The need for independent audit goes back to the agency theory, the theory of delegation of power and the issue of trust. Stakeholders delegate power to management to manage the business on their behalf, yet they face the risk of information asymmetry and management motivations to commit fraud. The main aim of having an independent auditor was therefore to reduce the risk of information asymmetry and fraudulent behaviour by management. Auditors are required by the International Auditing Standards to detect material fraud and error, and they are expected to have a duty of care for stakeholders. However, recently independent auditors, whether conducting private or public audit, have been scrutinised for failing to detect material fraud. There have been a lot of discussions in the literature about the role of private auditors in detecting fraud, but very little discussions about the role of public auditors in detecting fraud. This chapter will outline the difference between private audit and public audit; explain the legal liability of public auditors in relation to fraud detection; the role of public auditors in detecting fraud; and will critically review the root causes for auditors’ failure to detect fraud.

Details

Contemporary Issues in Public Sector Accounting and Auditing
Type: Book
ISBN: 978-1-83909-508-5

Keywords

Article
Publication date: 4 June 2019

Alireza Rahrovi Dastjerdi, Daruosh Foroghi and Gholam Hossain Kiani

In accounting and finance, researchers have used many ways to detect manager’s fraud risk. Until now, many researchers have used some data mining methods in these two…

Abstract

Purpose

In accounting and finance, researchers have used many ways to detect manager’s fraud risk. Until now, many researchers have used some data mining methods in these two fields to detect this risk. The purpose of this paper is to compare the precision of two data mining methods in detecting such a risk.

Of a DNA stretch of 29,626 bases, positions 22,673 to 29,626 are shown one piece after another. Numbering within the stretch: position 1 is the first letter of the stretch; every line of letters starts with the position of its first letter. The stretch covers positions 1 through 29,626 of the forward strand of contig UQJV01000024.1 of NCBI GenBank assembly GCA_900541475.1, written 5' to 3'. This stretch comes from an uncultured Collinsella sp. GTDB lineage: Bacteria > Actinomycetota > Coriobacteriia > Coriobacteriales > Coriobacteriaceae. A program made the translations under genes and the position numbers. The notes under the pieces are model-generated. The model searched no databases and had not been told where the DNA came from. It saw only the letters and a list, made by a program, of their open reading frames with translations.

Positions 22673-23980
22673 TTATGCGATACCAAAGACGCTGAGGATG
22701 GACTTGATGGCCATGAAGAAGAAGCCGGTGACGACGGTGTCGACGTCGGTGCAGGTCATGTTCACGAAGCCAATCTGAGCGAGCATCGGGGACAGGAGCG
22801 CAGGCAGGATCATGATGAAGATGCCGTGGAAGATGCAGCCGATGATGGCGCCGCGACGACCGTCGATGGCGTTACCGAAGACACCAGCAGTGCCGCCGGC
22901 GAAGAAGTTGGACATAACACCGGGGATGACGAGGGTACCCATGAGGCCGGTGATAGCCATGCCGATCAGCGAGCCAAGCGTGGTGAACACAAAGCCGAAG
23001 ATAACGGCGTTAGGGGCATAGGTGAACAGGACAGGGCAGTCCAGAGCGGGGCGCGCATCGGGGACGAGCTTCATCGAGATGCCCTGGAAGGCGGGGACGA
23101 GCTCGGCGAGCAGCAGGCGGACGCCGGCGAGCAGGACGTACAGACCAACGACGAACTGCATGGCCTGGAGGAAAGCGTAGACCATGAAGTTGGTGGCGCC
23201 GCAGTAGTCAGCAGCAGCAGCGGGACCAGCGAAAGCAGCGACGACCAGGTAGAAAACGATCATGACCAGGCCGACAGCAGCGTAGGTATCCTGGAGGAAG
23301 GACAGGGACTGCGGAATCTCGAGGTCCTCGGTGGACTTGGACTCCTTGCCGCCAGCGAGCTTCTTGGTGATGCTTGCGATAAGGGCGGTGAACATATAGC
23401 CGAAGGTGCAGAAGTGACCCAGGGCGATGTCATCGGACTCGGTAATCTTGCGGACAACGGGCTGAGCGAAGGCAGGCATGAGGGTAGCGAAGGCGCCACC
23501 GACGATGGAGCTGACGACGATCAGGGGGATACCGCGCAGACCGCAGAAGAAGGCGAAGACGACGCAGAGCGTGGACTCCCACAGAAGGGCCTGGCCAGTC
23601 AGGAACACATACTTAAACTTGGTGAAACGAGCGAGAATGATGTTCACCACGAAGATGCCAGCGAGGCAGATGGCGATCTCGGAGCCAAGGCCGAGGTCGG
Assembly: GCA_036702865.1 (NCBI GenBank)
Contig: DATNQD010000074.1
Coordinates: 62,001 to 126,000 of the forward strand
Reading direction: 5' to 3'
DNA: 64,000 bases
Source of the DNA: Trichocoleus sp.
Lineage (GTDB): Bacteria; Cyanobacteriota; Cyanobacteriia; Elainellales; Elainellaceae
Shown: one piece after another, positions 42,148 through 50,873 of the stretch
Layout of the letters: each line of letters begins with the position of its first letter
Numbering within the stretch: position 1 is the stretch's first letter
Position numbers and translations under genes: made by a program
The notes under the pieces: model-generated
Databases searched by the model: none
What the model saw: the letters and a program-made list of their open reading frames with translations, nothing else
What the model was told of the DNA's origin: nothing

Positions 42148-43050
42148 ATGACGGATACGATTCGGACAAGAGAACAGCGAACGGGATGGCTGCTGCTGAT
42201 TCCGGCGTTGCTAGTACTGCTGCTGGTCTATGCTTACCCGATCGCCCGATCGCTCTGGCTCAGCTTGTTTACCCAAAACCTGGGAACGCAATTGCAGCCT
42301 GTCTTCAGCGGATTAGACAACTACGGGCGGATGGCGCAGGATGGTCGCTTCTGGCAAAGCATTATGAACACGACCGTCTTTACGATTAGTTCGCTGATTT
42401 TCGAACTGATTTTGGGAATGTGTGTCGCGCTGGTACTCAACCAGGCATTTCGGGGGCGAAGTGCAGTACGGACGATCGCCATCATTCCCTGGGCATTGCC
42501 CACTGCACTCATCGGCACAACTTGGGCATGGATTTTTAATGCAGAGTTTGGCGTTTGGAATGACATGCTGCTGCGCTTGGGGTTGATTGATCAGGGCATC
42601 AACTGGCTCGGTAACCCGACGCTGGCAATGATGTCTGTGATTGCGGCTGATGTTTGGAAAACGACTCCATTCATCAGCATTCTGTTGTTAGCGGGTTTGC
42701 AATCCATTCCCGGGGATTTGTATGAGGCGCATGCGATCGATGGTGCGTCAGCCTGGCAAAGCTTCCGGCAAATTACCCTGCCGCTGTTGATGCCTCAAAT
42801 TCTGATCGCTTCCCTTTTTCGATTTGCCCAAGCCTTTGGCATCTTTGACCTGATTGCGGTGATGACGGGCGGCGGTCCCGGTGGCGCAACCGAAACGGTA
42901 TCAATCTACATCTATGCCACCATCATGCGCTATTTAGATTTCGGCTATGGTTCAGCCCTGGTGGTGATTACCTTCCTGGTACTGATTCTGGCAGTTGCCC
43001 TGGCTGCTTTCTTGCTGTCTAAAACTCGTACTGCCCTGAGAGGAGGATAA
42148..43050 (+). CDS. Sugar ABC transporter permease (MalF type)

Design/methodology/approach

For this purpose, this paper analyzed the texts of board’s reports and used two methods including the convex optimization (CVX) method and least absolute shrinkage and selection operator (LASSO) regression method. In this way, the words of these reports, which have the greatest power in explaining the manager’s high fraud risk index, were identified. Using these words, this paper presented a model that could detect manager’s high fraud risk index in companies.

Findings

The results indicated that both methods can detect the manager’s high fraud risk index with a precision between 82.55 and 91.25 percent. The LASSO method was significantly more precise than the CVX method.

Research limitations/implications

The lack of access to an official and reliable list of firms suspected to fraud and the lack of access to the Microsoft Word (MS Word) file of board’s reports were two of the most important limitations of this study.